Be that as it may, Governor Palin's recent nomination has not only affected the political debate in our country but has also raised doctrinal issues for certain non-Pentecostal/Charismatic Evangelicals. As David Gushee, Distinguished University Professor of Christian Ethics at Mercer University asks in his article entitled, "The Palin Predicament," in today's online edition of USA Today,
The GOP’s evangelical base rejoiced when the Alaska governor joined the McCain ticket. But how can the theological vision that women are subservient to men jibe with a Palin vice presidency?He continues,
It is an uncomfortable fact that many of the theologically conservative Christians who have endorsed Palin's nomination would not be willing to endorse her or any other woman for service as pastor of their church. Women cannot serve as pastors in groups such as the Churches of Christ, the Southern Baptist Convention, the Presbyterian Church in America, most non-denominational Bible churches, and an influential advocacy group called the Council on Biblical Manhood and Womanhood(CBMW)...at the local church level many congregations would not accept Palin or any other woman even as associate pastor, or deacon, or youth minister or Sunday school teacher in a gender-mixed classroom. The most conservative would not consider it appropriate for her to stand behind a pulpit and preach a sermon, or teach from the Bible, or lead a praise chorus, or offer a prayer, unless her audience consisted entirely of women or children.In my view, Dr. Gushee paints with too broad a brush when he asserts elsewhere in his article that only more modern elements within evangelicalism have permitted women to function in leadership positions. From the earliest days of both the classical Pentecostal revival a century ago and the more recent Charismatic renewal, women have been allowed to exercise whatever gifts God granted them within their faith communities. I do agree, however, that the Sarah Palin phenomenon is giving rise to fresh and ardent discussions of many topics theological as well as social and political.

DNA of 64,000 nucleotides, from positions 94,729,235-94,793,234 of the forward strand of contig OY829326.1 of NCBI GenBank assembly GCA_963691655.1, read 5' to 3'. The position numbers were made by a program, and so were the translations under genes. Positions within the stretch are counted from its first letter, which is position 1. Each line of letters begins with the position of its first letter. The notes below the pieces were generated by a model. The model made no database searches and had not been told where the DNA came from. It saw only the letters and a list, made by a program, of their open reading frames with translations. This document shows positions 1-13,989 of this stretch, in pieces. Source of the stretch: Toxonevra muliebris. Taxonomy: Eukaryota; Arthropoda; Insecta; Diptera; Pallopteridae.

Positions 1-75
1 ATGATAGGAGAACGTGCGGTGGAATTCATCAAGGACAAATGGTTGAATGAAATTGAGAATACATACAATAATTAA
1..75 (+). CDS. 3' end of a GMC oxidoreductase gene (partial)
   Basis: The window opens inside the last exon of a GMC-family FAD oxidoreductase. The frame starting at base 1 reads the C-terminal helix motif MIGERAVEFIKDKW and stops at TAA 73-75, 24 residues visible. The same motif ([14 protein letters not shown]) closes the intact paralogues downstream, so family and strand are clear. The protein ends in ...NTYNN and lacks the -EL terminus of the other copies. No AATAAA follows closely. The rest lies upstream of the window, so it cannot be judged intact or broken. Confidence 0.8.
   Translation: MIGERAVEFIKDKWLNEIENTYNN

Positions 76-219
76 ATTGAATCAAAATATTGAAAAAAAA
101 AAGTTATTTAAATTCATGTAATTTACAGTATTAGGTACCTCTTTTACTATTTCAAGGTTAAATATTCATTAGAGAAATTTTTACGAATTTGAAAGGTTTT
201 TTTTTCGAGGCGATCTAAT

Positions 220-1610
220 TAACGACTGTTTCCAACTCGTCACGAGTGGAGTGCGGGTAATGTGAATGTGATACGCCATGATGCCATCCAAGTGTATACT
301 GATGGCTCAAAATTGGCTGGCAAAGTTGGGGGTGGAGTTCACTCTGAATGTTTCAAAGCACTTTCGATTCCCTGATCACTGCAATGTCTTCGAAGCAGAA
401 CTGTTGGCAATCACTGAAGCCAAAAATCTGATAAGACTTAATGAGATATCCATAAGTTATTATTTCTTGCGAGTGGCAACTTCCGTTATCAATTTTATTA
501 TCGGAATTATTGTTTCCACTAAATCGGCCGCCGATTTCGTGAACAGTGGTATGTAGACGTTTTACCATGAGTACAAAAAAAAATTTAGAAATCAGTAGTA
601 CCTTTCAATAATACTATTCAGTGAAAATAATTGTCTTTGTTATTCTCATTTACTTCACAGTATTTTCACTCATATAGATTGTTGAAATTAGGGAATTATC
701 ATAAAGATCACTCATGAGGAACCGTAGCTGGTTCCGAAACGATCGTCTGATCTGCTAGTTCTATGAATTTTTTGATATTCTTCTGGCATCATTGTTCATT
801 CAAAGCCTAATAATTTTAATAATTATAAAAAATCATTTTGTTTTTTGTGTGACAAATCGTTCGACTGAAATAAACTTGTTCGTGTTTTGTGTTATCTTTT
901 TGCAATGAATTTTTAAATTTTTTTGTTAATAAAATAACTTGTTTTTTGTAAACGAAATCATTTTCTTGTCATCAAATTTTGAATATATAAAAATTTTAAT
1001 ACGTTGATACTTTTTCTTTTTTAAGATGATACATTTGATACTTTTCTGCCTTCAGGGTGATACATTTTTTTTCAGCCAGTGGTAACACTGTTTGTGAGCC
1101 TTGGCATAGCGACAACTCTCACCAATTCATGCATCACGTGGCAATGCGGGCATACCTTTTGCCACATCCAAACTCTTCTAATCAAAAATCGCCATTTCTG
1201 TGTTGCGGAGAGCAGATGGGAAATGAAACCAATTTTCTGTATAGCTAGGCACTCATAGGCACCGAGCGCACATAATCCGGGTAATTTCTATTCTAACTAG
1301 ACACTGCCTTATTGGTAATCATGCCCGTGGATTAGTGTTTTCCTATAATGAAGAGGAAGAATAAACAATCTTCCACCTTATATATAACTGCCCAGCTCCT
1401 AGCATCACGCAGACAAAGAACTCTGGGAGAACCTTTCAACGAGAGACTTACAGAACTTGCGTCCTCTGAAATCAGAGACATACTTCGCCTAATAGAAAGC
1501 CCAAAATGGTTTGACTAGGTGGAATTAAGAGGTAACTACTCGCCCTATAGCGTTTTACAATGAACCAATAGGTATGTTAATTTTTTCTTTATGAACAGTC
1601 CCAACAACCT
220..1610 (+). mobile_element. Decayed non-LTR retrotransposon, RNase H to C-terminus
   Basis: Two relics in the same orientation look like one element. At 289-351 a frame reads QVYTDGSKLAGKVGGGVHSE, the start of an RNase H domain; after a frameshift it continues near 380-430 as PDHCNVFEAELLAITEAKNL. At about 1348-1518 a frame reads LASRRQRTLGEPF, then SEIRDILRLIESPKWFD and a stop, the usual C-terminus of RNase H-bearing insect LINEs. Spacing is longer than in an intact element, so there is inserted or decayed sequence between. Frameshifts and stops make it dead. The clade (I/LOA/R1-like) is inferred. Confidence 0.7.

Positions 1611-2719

As late as yesterday evening, Sunday, September 15th, the ABC World News broadcast contained a video report entitled, "What Does Palin's Faith Mean for U.S.?" It opened yet another window that people around the nation can look through for a glimpse into one genre of Spirit-filled worship. During that piece, University of Rochester religion professor Anthea Butler notes the connection between a deep, personal work of the Holy Spirit and a greater role for women in all areas of life,
"Sarah Palin, if she was just a plain Evangelical woman, would have a tough time thinking that she could be VP," said University of Rochester religion professor Anthea Butler. "An evangelical woman might have issues with submission. What's gonna happen with my kids? But a Pentecostal woman is saying God is calling me, I'm gonna answer this call."All of us who exult in genuine moves of God's Spirit and who long to lead other people into such fullness should make it a point to pray during this season that these journalistic forays, however imperfect or polemical they may be, will result in many more people coming into a personal encounter with the Creator who longs to be their Redeemer. I think the Apostle Paul would agree. He wrote to the Corinthian Christians,
"...if an unbeliever or someone who does not understand comes in while everybody is prophesying, he will be convinced by all that he is a sinner and will be judged by all, and the secrets of his heart will be laid bare. So he will fall down and worship God, exclaiming, “God is really among you!” (1 Corinthians 14:24-25Let it be, Lord...!
For more online information regarding Pentecostals, including links to many other websites, check out the Pew Forum's page on Pentecostalism.